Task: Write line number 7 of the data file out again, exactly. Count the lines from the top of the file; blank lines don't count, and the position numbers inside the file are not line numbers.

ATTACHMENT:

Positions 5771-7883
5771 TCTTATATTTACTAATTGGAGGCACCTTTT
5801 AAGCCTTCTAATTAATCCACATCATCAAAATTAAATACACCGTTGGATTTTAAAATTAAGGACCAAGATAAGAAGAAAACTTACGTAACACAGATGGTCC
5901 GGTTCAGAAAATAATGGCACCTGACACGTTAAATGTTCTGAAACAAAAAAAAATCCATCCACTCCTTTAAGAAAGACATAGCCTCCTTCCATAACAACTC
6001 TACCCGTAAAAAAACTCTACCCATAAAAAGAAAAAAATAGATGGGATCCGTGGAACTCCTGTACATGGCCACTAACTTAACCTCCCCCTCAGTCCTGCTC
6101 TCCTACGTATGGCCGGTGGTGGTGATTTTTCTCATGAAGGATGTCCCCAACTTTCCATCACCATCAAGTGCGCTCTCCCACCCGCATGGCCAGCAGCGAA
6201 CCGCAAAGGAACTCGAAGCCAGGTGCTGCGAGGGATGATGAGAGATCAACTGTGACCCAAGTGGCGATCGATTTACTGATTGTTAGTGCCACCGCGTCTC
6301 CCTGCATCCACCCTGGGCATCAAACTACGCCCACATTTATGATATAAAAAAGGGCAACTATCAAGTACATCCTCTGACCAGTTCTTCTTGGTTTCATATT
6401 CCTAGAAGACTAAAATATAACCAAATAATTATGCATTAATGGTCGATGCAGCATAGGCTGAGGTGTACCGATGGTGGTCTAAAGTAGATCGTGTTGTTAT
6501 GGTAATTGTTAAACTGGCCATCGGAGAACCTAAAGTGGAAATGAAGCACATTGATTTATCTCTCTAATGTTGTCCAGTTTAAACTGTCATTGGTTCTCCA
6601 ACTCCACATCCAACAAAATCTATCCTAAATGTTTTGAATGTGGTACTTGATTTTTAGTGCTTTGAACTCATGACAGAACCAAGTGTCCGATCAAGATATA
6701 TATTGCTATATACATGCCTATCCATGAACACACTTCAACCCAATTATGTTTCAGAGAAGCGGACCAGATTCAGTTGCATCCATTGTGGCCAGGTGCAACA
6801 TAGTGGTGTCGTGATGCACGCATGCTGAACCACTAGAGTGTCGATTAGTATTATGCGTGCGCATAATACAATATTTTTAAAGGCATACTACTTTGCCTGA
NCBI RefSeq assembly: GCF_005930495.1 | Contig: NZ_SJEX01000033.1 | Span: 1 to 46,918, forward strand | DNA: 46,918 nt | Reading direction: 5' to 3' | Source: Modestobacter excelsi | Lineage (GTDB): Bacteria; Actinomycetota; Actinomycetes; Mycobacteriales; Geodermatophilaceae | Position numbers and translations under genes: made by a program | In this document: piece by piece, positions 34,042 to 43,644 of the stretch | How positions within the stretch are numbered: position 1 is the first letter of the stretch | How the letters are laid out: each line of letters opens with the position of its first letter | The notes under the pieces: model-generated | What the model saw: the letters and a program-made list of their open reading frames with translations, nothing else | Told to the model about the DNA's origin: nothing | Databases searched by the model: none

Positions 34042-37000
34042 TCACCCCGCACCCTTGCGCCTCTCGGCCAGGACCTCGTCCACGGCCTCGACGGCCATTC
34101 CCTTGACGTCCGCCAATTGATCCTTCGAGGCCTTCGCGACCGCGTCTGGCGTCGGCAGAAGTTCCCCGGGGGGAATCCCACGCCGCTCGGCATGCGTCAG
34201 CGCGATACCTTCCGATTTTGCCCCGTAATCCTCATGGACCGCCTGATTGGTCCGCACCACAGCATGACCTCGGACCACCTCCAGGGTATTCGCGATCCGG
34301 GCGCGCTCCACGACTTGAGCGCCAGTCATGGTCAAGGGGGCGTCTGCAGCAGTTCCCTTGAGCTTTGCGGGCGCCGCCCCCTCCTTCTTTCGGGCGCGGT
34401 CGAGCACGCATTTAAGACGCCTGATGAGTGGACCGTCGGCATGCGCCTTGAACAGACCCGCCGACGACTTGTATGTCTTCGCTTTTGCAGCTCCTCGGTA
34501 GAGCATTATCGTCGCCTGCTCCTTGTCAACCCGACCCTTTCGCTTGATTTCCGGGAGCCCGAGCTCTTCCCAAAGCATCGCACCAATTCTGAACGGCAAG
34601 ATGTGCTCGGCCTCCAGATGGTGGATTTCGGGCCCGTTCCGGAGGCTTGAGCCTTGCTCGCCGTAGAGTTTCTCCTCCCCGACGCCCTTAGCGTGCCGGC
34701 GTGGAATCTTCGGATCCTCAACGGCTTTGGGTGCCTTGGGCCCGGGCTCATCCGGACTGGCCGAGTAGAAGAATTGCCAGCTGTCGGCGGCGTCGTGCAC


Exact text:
6201 CCGCAAAGGAACTCGAAGCCAGGTGCTGCGAGGGATGATGAGAGATCAACTGTGACCCAAGTGGCGATCGATTTACTGATTGTTAGTGCCACCGCGTCTC